However, the underlying mechanism by which these variants confer susceptibility to migraine remains unclear. Bioinformatics predictions showed that the C variant of GRIA3 gene could affect putative binding sites for transcription factors altering the consensus sequence. We strengthened this hypothesis by transfecting the HEK293T cells with a promoter region of GRIA3 gene. It should be highlighted that, under stress condition the luciferase activity generated by the C construct (associated allele) was 1.3-fold greater than that generated by the T construct. Moreover, EMSA assays suggest that the -1952T>C polymorphism can affect the binding affinity of the GRIA3 promoter with transcription factor(s) and the variant T allele has a stronger binding strength compared with the C allele. Considering that the T-allele displays lower promoter transcription activity, we infer that the nuclear factor(s) bound to the region covering the -1952T>C polymorphism may function as negative regulator(s) for GRIA3 transcription. Therefore, the -1952T>C polymorphism may affect the GRIA3 promoter binding affinity with nuclear proteins and in turn the GRIA3 expression, which consequently modulates the individual's susceptibility to migraine. Future genetic and functional studies are necessary to further elucidate the role of GRIA3 in migraine susceptibility. Preliminary results using an Australian case-control panel indicate that the same -1952T>C polymorphism showed a trend of association with migraine (p = 0.04) (L. Griffiths personal communication).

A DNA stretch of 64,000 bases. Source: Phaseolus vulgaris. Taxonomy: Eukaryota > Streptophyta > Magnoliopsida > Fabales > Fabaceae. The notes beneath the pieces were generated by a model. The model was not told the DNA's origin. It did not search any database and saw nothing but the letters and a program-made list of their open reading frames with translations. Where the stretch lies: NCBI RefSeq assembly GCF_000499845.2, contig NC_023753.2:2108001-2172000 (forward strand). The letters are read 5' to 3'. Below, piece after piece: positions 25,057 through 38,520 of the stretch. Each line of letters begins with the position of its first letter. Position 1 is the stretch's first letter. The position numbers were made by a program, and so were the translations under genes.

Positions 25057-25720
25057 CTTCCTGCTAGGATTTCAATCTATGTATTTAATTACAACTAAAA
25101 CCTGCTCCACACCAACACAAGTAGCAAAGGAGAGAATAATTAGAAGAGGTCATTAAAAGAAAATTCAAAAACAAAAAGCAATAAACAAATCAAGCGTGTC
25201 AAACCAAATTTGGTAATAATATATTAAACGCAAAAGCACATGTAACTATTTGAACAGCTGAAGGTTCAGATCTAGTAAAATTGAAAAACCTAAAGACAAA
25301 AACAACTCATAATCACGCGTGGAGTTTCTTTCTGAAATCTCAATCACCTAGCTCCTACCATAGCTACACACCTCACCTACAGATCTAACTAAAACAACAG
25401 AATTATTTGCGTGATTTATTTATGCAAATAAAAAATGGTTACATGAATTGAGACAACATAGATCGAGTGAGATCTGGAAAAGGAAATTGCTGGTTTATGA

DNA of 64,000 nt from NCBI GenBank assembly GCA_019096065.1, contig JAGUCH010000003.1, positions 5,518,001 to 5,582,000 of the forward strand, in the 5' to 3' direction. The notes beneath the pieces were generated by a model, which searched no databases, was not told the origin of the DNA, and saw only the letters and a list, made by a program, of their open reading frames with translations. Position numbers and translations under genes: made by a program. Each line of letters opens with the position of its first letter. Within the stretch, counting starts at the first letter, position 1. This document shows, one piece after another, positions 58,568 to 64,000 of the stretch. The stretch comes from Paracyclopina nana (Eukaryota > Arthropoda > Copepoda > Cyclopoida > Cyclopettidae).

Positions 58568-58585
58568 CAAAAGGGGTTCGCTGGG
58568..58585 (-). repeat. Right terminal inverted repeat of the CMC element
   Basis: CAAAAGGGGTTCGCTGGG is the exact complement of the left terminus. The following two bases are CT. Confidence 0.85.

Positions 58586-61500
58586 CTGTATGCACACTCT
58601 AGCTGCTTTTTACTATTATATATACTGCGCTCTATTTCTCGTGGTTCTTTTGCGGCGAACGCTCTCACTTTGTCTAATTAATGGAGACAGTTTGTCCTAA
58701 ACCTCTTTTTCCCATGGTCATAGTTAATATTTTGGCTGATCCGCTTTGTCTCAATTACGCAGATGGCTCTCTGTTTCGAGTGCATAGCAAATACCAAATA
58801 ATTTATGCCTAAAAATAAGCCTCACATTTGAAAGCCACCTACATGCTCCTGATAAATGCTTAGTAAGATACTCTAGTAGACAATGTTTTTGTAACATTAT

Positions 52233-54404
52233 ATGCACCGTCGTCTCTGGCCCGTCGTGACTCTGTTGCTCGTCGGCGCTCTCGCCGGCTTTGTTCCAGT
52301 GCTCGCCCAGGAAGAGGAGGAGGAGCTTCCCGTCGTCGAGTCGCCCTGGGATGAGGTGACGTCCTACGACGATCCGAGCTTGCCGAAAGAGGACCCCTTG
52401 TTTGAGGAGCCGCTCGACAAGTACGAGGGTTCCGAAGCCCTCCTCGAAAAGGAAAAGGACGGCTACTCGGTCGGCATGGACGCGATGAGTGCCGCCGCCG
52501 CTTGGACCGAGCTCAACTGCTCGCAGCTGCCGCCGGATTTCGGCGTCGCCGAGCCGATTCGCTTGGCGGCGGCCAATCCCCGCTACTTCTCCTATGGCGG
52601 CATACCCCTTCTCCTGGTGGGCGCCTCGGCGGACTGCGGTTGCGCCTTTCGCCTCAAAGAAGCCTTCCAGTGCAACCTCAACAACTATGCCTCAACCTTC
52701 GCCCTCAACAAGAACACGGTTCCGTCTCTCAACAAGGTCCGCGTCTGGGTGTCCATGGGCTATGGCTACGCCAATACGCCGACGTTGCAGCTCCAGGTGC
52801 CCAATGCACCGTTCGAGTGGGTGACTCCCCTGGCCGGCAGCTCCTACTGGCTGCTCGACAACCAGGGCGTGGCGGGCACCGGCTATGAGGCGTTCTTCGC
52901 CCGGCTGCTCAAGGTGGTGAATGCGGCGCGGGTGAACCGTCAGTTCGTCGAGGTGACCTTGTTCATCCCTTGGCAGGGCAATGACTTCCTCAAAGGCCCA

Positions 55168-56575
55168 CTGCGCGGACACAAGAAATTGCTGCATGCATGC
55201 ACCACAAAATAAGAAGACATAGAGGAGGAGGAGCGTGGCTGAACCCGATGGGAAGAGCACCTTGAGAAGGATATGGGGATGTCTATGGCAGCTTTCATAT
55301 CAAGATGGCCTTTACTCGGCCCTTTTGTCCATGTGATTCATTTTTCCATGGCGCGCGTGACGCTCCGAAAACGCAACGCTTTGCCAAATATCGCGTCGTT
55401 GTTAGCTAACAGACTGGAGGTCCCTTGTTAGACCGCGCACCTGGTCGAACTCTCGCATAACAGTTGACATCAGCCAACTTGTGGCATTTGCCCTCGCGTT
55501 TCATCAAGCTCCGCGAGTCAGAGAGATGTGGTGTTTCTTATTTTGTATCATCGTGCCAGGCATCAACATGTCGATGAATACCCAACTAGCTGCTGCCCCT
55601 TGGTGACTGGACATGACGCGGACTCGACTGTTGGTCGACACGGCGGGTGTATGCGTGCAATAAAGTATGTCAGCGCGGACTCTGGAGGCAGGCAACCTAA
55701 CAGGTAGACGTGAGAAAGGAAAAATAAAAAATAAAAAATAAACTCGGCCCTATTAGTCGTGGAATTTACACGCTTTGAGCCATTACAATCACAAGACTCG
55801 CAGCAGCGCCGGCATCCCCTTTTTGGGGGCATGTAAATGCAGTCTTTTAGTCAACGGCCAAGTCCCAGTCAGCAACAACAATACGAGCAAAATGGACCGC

More complex is the case of GRIA1 gene where only the -2012C>T variant seems to affect the binding affinity of the GRIA1 promoter with transcription factor(s) and the variant T allele has a stronger binding strength compared with the C allele. Considering that the T-allele is also the risk allele we can infer that nuclear factor/s bound to the region covering the -2012C>T polymorphism may function as positive regulator(s) for GRIA1 transcription.